The Energy Information Administration (EIA) recently came out with its monthly U.S. gasoline production report for August, showing that Americans are using more gas per day than ever before.
In this clip from Industry Focus: Energy, host Sean O'Reilly and energy analyst Taylor Muckerman explain why and how we're seeing a spike in gas use when cleaner energy and fuels are increasingly becoming mandatory.
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A full transcript follows the video.
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This podcast was recorded on Sept. 29, 2016.
Sean O'Reilly: Speaking of the EIA, they justcame out with United States gasoline consumption, whichthey do on a monthly basis. Interested to get your thoughts on this.
Taylor Muckerman:I'm thinking August made news?
O'Reilly:A little bit, yeah. TheUnited States consumed 9.7 millionbarrels of gasoline per dayin August. That isa new record. It's a little bit more than the peakright before the Great Recession.
Muckerman:In 2007, right?
O'Reilly:Yeah. It'sinteresting to me because, correct me if I'm wrong,cars are way more efficient right now in miles per gallon.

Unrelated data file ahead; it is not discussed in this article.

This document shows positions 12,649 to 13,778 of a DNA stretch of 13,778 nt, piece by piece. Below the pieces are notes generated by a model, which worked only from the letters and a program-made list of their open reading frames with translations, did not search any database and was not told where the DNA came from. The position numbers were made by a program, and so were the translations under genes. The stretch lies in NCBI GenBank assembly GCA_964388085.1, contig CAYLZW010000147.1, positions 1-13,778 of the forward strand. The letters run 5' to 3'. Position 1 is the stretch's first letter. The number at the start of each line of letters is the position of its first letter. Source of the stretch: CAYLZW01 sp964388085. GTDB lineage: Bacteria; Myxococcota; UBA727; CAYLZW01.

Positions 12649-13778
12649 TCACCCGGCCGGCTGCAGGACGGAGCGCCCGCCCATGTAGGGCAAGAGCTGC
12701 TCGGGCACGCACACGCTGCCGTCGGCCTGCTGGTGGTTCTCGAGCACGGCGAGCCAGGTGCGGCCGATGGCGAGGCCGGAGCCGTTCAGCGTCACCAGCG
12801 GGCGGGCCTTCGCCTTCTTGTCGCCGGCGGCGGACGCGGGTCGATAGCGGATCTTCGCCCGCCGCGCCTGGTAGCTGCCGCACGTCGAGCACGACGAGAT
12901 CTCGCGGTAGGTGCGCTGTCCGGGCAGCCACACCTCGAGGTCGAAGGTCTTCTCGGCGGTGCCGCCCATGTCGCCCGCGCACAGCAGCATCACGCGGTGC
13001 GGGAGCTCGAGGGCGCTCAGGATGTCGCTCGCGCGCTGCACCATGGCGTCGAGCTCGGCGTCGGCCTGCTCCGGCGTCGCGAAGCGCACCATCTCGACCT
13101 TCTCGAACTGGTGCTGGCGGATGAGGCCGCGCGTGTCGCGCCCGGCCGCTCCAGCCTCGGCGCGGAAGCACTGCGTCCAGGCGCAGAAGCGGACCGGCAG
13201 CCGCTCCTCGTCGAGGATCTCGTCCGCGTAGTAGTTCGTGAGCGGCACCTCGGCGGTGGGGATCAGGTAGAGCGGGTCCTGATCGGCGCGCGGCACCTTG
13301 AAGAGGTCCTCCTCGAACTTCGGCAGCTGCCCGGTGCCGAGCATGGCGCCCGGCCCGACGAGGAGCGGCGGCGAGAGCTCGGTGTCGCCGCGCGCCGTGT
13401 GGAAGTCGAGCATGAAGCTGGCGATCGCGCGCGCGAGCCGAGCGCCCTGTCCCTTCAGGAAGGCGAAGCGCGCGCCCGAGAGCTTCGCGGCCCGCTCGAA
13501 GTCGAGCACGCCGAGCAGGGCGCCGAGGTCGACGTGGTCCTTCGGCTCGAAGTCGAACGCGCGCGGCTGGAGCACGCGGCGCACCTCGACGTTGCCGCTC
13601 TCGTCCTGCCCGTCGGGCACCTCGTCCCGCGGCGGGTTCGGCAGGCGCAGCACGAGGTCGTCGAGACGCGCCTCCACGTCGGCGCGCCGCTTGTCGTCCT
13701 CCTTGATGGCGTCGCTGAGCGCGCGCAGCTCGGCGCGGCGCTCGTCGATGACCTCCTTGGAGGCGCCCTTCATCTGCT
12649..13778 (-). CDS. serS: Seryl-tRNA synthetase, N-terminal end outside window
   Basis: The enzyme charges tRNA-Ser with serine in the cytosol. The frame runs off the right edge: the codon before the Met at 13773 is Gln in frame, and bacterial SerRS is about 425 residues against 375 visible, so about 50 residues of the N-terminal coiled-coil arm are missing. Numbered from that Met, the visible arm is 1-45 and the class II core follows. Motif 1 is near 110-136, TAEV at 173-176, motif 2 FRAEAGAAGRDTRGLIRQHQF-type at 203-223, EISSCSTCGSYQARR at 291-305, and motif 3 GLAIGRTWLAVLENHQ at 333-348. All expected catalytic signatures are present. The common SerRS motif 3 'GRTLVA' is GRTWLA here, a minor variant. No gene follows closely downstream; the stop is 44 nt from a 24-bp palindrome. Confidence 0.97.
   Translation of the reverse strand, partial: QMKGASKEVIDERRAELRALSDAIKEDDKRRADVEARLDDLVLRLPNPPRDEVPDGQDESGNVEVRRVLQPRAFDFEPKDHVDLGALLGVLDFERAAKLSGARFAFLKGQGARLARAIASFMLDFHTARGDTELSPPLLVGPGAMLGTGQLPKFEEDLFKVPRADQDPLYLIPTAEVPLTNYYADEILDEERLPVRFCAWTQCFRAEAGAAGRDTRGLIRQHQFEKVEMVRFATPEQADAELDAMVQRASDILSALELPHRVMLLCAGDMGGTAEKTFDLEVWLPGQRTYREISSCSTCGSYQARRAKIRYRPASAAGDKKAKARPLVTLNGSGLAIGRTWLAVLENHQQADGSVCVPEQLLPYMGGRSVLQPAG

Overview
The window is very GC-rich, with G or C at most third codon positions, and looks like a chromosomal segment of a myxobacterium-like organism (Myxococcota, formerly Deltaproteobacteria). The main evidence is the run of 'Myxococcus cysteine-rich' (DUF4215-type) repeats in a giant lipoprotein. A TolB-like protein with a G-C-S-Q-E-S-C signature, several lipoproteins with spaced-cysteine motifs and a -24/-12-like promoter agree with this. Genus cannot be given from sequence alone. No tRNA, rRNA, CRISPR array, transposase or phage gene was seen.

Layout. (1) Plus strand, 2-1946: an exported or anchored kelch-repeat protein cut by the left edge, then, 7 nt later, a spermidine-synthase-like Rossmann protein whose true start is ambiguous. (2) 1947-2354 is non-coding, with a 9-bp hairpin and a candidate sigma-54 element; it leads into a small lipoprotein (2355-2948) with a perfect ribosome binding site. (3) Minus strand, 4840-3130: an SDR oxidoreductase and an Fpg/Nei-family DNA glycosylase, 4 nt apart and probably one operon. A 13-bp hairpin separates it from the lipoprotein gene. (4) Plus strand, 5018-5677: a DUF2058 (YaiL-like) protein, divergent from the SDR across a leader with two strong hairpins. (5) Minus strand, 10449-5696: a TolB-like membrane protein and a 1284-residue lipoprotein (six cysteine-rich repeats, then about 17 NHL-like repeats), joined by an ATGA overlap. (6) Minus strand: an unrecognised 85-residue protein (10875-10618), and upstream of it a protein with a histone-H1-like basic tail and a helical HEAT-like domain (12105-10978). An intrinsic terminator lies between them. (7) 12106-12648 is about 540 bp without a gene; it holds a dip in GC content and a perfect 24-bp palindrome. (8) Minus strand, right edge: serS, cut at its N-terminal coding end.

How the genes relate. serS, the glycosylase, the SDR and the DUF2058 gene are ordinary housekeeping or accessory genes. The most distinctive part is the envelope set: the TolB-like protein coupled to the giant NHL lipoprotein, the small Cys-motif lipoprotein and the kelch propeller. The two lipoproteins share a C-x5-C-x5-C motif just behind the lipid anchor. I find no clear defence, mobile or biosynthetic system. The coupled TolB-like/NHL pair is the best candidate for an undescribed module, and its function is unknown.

Muckerman:Yeah, they're more. They're getting to be way more, but they'renot quite there yet. There's still a few more yearsbefore all the CAFE standards fully kick in. But there are year-over-year requirements. What you're seeing is, asshort-sighted as Americans are, they'regoing out and buying record numbers of SUVs and trucksagain because gasoline is cheaper than it's beensince 2009. The cheapest Labor Day gas pricesin the last 12 years. SUV and truck sales have been outpacing car sales for quite a while now. You're looking at, if not record, near-record sales for SUVs and trucks, still. It just continues to rise. Thosestandards, because of increasing fuel efficiency standards,applied to the car based on what is called a footprint. So you're looking atlarger cars not having to meet as strict demand as quickly. So,these cars haven't really experiencedthe dramatic fuel efficiency gains as you've seen in smaller sedanslike aToyotaCamry or Corollaor those hybrid vehicles that have come out that get 50 to 60 miles to the gallon.
O'Reilly:Right. So, we've throwna lot of data points at our audience so far. You have OPEC who is notoriously untrustworthy. You have the supply-and-demand statistics that are iffy on a global basis,but it is what it is.
Muckerman:Some people suggest that 2017 could be equilibrium for supply and demand.
Sean O'Reilly has no position in any stocks mentioned. Taylor Muckerman has no position in any stocks mentioned. The Motley Fool has no position in any of the stocks mentioned. Try any of our Foolish newsletter services free for 30 days. We Fools may not all hold the same opinions, but we all believe that considering a diverse range of insights makes us better investors. The Motley Fool has a disclosure policy.